Master the Four Fields of Leadership

Thrive in a Hyper-Connected World

Leadership is shifting as we grapple with technology changes, shifting market realities, new business models, and unpredictable outside forces. Tom Goodell, in The Four Fields of Leadership: How People and Organizations Can Thrive in a Hyper-Connected World, studies various disparate fields and challenges existing models of leadership to provide a new framework for leadership thinking.

Tom has over three decades of experience as a leadership and organizational culture consultant. I reached out to him to talk about his work. I particularly enjoyed his focus on leadership starting with self, then relationship, team, and enterprise. I hope you enjoy our conversation.



How do you see leadership changing in the midst of the hyperconnected, digital world we are now in?

The old view of leadership was that leaders were in charge of everything and told people what to do. They might delegate duties among employees, but then they would just be delegating to someone else who would tell people what to do. That may work in a predictable world; you can say, ‘If we do this, then that will happen.’ And it works pretty well in a repeatable world, where you’re doing more or less the same things over and over again. In that kind of world most people work more or less independently of one another.

But over the last 30 years work has become much more collaborative, and teams, rather than individuals, have become the norm. That makes interpersonal relationships and team dynamics more important than they used to be. And teams can be geographically dispersed. All of this leads to vastly greater complexity than leaders had to contend with in the past.

In such a complex world, the role of a leader is not just to give direction, but to create an environment in which people cooperate and collectively fulfill the mission of the organization with far more autonomy and accountability than in the past. And that’s a systemically, fundamentally different kind of role; it’s a bigger and more complex role than the traditional view of a leader as the person who tells people what to do.

That’s what I believe is one of the biggest differences: the change from giving people prescriptions of what to do, to creating an environment in which individuals and teams continuously adapt to changing circumstances and figure out, both individually and collectively, what needs to be done.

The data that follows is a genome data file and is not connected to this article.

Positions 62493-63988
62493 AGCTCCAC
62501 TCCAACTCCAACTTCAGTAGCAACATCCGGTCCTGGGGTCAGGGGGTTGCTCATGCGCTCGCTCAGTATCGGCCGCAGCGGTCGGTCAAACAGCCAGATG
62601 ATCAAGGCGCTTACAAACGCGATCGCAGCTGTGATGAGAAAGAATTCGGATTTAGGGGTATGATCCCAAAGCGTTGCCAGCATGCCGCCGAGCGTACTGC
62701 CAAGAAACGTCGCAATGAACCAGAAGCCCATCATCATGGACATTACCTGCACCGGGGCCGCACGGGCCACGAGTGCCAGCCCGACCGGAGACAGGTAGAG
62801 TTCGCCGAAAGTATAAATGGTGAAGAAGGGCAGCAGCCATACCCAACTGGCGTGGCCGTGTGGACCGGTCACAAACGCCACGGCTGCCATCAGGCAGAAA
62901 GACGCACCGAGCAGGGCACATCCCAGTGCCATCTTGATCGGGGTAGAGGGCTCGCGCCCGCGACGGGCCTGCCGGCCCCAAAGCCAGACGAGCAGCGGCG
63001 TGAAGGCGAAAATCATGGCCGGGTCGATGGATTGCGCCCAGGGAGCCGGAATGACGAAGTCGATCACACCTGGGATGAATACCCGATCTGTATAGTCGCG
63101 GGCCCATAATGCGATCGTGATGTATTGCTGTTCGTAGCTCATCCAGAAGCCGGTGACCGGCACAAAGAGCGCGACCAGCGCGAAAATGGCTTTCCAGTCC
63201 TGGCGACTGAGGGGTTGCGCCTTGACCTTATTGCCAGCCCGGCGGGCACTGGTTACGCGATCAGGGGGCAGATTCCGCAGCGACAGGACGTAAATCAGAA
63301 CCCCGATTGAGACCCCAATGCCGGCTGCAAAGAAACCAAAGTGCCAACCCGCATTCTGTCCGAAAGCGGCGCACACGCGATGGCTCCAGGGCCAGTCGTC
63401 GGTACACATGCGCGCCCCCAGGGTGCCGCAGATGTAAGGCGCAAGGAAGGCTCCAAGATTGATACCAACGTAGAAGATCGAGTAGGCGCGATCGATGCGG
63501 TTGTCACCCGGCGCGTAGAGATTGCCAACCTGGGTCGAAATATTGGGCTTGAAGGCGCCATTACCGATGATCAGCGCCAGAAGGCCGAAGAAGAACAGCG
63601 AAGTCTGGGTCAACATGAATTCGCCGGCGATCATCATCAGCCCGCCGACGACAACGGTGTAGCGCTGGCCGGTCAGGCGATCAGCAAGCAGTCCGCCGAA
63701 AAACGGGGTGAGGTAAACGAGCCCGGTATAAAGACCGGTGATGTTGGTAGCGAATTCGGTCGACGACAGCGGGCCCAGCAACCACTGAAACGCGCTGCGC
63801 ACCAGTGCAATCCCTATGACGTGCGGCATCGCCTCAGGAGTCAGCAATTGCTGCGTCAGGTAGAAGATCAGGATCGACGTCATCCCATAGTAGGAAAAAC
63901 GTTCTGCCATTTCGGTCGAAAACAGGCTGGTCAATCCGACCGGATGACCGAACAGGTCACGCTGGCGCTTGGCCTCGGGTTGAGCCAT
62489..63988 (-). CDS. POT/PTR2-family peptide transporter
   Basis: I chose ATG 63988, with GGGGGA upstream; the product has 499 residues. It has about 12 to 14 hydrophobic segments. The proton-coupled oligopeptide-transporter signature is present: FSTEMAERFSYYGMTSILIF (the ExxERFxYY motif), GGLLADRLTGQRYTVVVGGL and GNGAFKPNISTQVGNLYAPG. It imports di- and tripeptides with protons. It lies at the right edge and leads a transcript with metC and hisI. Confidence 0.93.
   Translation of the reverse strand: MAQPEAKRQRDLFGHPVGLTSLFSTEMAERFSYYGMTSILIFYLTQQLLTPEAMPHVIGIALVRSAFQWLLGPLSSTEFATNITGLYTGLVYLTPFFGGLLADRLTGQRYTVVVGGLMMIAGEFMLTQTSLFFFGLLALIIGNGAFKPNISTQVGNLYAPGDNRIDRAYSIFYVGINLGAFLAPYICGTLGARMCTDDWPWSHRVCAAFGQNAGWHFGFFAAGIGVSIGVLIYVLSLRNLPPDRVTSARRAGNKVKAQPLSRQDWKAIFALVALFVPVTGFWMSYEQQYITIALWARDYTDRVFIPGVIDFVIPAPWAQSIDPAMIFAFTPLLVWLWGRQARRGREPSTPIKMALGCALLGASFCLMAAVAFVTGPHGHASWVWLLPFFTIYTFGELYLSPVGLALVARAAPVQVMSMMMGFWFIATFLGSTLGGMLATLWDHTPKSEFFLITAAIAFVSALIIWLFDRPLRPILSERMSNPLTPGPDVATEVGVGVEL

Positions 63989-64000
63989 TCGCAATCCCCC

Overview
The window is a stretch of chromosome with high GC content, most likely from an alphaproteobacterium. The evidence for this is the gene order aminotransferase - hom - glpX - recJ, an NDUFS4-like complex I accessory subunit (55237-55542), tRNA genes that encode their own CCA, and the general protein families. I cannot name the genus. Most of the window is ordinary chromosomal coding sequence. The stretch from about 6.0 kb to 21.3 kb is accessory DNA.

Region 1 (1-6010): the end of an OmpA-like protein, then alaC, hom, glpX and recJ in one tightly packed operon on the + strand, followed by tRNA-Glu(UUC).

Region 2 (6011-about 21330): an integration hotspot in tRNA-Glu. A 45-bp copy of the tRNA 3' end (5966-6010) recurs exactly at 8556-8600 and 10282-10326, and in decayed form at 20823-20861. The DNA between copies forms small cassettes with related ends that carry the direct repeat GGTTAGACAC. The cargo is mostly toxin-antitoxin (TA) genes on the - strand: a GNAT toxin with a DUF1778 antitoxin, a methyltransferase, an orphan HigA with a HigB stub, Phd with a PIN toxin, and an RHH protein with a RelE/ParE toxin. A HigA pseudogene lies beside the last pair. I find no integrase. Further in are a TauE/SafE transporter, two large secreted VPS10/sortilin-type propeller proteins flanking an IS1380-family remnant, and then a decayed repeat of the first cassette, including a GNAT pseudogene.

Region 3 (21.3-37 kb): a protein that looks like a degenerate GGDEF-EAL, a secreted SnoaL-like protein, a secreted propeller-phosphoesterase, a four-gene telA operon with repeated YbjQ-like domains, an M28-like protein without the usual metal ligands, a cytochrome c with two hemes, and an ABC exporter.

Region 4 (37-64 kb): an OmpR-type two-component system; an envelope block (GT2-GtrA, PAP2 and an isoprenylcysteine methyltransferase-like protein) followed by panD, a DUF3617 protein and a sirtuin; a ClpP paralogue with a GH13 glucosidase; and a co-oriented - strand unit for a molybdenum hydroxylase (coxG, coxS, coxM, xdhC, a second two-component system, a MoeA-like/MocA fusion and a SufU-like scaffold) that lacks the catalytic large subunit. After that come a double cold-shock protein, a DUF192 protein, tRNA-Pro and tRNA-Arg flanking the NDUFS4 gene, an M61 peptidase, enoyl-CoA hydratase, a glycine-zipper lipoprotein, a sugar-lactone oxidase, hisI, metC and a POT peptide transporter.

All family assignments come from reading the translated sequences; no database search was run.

What’s the Goodell definition of leadership?  

The definition that I operate from is that leadership is any means by which two or more people develop the ability to cooperate and take collective action. Implicit in that – and very, very important to that definition – is the notion that leadership is not an attribute of an individual person; leadership emerges from the collective interactions and dynamics of many people working together.



You talk about the four fields of leadership. Why is understanding this model so helpful to those who aspire to be exceptional leaders? 

The model enables leaders to accurately understand the problems and opportunities that arise in a complex hyperconnected world. And it gives them the tools to create the kind of environment I just described, where individuals and teams collaborate closely, innovate, and adapt to changing circumstances while staying focused on the mission of the company.

The four fields contain the Field of Self, the Interpersonal Field, the Field of Teams, and the Enterprise Field. First is the Field of Self, which is basically your presence: how you create a field around yourself that other people experience. The second field is the Interpersonal Field. That’s the field that arises from you interacting with another person. Two fields of ‘self’ come together and create an Interpersonal Field. An Interpersonal Field is richer, more complex, and capable of more than two Fields of Self alone. The third field is the Field of Teams. A Field of Teams arises when you have many fields of selves, and multiple Interpersonal Fields, and those come together collectively around a shared purpose. The Field of Teams is more complex, more subtle, more fragile, and capable of much, much more than all those fields of selves alone. Finally, the Enterprise Field is the field of all of the people, all of the relationships, and all of the teams within the enterprise, all interacting in a grand dance.

This model is so rich and valuable for leaders for a couple of reasons: it gives them a way of looking at whatever the challenge or opportunity is and understanding which field they need to be working in to address a particular challenge or opportunity. And it provides specific skills for leading and working in each field.



You say, “Everything starts in the Field of Self.” There are many components to working on yourself, but let’s start with self-awareness. Where do you begin to cultivate greater self-awareness?